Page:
Greek State Will Subsidize 20-50% Mortgage Costs of Eligible Debtors

FILE - Anti-foreclosure protesters outside the Bank of Greece on Feb. 21, 2018, to denounce the loss of people’s homes. (Photo by Eurokinissi/Tatiana Bollari)

ATHENS – After bending to bailout creditors and allowing more primary residences to be seized after Prime Minister and Radical Left SYRIZA leader Alexis Tsipras swore “not one home in the hands of banks,” the government – in an election year – said it would pay for 20-50 percent of the mortgages of those who can prove hardship.

That would apply whether homeowners  reach a settlement in court or via the out-of-court mechanisms to protect their main residence from repossession.

While the subsidy rate will depend on each household’s dues and income, the subsidy for corporate loans secured against the debtor’s primary residence will have a flat rate of 30 percent if the borrower meets the criteria set, said Kathimerini.

The subsidy will only be granted if a debtor meets all the criteria in place, concerning the value of their main residence, the amount due, the total value of their assets (realty or other) and the level of income, which constitutes the basis for the rate of the subsidy to be granted. The decision provides for the approval of subsidy applications within 15 days of submission on the online platform set up for the new protection framework.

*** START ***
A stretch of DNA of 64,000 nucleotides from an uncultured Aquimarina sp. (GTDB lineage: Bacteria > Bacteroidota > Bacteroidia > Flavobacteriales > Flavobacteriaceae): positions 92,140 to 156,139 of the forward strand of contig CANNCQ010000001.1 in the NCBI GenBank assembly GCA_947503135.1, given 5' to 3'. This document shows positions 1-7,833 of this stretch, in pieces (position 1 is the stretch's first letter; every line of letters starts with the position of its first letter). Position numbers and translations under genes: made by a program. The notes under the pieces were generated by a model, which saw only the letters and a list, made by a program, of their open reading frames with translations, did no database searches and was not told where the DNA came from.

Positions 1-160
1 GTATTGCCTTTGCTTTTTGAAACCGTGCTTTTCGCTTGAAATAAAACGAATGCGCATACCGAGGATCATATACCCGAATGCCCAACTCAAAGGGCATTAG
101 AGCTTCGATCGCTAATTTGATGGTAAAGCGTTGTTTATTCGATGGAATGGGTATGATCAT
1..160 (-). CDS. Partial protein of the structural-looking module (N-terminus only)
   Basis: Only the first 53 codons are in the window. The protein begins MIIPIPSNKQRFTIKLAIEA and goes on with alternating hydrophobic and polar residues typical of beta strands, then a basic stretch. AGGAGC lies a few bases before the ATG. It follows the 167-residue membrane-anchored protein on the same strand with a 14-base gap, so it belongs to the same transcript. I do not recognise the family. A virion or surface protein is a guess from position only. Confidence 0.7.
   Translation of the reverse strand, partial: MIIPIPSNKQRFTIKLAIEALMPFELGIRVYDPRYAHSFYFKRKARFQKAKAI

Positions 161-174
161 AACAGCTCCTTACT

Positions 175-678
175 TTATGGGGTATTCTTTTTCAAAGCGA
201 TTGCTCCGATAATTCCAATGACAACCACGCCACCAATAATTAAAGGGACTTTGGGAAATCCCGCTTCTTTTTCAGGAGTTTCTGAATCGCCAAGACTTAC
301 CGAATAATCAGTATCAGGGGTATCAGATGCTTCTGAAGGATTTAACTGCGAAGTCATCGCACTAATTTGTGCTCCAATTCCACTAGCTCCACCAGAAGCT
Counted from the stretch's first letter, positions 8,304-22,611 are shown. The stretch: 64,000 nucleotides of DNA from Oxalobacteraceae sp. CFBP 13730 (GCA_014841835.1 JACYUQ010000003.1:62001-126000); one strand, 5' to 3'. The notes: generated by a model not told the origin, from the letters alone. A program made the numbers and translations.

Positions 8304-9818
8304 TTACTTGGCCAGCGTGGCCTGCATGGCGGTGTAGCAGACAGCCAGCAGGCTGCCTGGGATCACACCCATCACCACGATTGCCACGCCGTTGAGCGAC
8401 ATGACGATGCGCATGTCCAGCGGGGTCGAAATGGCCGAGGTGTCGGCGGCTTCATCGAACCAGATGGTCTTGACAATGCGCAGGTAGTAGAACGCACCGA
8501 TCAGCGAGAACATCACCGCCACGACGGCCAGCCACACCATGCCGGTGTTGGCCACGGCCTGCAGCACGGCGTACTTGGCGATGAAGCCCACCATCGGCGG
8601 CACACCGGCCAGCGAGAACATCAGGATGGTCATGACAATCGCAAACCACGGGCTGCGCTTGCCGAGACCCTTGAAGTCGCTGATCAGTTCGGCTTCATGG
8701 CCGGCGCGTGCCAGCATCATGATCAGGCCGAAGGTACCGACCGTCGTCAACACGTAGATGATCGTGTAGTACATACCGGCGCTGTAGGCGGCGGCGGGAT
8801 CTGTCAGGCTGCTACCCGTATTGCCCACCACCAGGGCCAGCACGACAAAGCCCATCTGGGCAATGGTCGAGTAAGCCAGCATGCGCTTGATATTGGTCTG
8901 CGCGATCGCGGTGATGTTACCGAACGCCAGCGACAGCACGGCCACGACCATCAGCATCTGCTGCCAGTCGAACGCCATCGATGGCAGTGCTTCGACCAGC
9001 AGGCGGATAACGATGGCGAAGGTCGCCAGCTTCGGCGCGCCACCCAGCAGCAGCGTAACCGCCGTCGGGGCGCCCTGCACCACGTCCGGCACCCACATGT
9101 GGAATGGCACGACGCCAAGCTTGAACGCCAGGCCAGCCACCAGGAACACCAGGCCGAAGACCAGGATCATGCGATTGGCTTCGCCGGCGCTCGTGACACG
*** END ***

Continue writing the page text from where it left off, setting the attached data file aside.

Tsipras had promised to protect homeowners even without the creditor’s backing but instead backed down and sent to Parliament an amendment lowering the threshold of mortgage amounts and corporate loans secured against a borrower’s primary residence, putting more homes on the chopping block.

The ceiling for corporate loans to be eligible for protection under the new scheme has dropped to 100,000 euros ($112,285) from 130,000 ($145,970) of the outstanding balance, said Kathimerini.

After that was done, the Eurozone and Troika of the European Union-European Central Bank-European Stability Mechanism (EU-ECB-ESM) released nearly one billion euros ($1.12 billion) in the return of profits creditor banks made in Greek bonds as part of a debt relief deal held back.